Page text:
Rendering Spanish Versions of Animated Movies

June 22nd, 2011 by Brian Leave a reply »

I love DVDs.

When they first came out, the big push in my neighborhood came from Hollywood Video, a video store franchise that has long since gone out of business. Their main argument was that DVDs offered so much more content for movie fans. When I bought my first DVD, the only bonus feature it had was the original theatrical trailer. Big let-down. Now, they have tons. Most Disney animated features include some sort of game. I’m sure people play them, but that’s not how we spend our free time.

One thing that I noticed today, though, was an awesome feature for those who enjoy other languages. If you’re like me and have a preschooler at home, I’m willing to bet that Tangled is in your rotation of Movies the Kids Can Watch that Won’t Drive Me Bonkers but May Very Well If We Watch It One More Time.

Having watched it a bajillion times, I was looking for some variety. Before the main menu, the DVD gives you three options: English, Descriptive English, and Spanish. Descriptive English is like VoiceOver on the Mac. It narrates everything that’s going on, which is especially fun during Tinkerbell’s flyover of the Disney logo. “There’s a burst of light and then pixie dust.” I visited with my friend at Accessibility Insights one day and that’s his entire computer experience. Every little detail on the Internet is read off at super-human speed. “Page load at 40%. Page load at 45%”. Crazy-making.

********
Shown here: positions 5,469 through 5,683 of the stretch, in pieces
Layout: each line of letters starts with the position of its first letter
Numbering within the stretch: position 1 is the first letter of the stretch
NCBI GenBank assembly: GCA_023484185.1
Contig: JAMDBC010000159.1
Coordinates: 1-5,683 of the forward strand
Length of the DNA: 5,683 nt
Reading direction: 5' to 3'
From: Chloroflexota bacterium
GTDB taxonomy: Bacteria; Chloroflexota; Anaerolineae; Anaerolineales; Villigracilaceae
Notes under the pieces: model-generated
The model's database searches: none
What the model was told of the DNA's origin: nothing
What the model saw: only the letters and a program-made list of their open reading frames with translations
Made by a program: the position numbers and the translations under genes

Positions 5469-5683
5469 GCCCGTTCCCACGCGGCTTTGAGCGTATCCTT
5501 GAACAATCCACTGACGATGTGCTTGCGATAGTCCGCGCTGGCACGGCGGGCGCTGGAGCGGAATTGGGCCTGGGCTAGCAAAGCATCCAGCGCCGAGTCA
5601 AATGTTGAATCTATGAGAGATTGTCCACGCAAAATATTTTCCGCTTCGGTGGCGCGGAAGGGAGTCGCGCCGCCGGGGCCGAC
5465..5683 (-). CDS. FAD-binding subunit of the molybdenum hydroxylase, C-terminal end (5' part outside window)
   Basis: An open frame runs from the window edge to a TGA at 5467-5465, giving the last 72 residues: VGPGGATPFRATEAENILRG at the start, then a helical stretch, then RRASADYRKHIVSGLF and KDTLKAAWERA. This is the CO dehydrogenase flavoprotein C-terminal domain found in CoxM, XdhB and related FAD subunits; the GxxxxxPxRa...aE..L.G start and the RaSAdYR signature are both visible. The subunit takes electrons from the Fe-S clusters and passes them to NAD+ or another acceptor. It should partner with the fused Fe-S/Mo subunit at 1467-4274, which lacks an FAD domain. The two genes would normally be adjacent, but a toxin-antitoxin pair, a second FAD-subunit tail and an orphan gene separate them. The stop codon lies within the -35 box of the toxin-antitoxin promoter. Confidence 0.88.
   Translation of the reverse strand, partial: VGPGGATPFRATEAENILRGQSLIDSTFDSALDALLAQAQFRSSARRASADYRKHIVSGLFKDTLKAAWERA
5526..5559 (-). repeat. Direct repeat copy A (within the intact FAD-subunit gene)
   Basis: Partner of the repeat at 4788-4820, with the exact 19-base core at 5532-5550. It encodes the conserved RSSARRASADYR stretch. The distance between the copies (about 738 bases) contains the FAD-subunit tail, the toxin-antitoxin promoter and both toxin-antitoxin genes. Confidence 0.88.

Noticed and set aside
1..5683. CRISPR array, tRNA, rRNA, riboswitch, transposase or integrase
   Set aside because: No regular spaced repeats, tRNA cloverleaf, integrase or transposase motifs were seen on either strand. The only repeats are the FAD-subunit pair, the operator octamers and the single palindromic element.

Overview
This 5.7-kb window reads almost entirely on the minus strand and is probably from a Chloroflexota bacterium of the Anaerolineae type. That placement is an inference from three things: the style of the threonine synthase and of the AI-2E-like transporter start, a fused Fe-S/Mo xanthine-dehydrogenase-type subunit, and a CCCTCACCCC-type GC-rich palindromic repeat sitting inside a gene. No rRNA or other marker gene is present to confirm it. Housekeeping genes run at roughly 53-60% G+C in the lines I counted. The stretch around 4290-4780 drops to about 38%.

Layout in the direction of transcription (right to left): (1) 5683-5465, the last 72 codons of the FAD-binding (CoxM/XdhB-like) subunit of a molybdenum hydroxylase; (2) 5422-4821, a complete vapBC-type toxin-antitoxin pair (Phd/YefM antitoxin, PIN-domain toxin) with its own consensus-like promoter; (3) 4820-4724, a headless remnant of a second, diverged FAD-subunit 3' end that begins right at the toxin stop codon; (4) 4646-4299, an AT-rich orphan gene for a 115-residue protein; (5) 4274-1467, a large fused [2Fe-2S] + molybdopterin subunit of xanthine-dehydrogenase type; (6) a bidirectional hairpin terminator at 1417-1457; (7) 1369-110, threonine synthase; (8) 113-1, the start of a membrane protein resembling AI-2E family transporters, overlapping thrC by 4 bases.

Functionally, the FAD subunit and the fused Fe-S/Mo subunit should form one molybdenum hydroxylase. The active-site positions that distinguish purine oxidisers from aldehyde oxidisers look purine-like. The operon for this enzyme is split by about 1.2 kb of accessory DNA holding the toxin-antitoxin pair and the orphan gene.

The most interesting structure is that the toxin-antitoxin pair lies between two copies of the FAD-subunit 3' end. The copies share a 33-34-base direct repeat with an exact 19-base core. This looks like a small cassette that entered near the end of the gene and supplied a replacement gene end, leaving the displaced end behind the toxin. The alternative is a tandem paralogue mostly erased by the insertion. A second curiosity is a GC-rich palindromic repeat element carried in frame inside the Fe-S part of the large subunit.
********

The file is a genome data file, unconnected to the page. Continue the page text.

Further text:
It was one subtle feature of the Spanish version that made me pause today. A character is holding up a wanted poster and I realized that every piece of text in the Spanish version is in Spanish. I know that sounds obvious, but it wasn’t always the case.

This is huge for me, someone who bought Spanish VHS tapes all through college. VHS never gave me the option to watch it in English if I felt like it. I’d have to buy another copy, which I was too cheap to do.

Rendering text in another language means that Disney re-did a scene. That costs time and money, albeit not as much time since the words are just a texture map applied to a 3D model. But Disney could have gone the easy route and put the Spanish translation of the wanted poster in subtitles like many movie companies have done. I know that Disney hired big-time voices from Latin America for the Spanish audio track on the DVD. The soundtrack is great. They re-wrote all of the songs so that the lyrics rhymed/flowed well. I’m just impressed that, if I didn’t know the original movie was in English, I could watch the entire thing in Spanish seamlessly.


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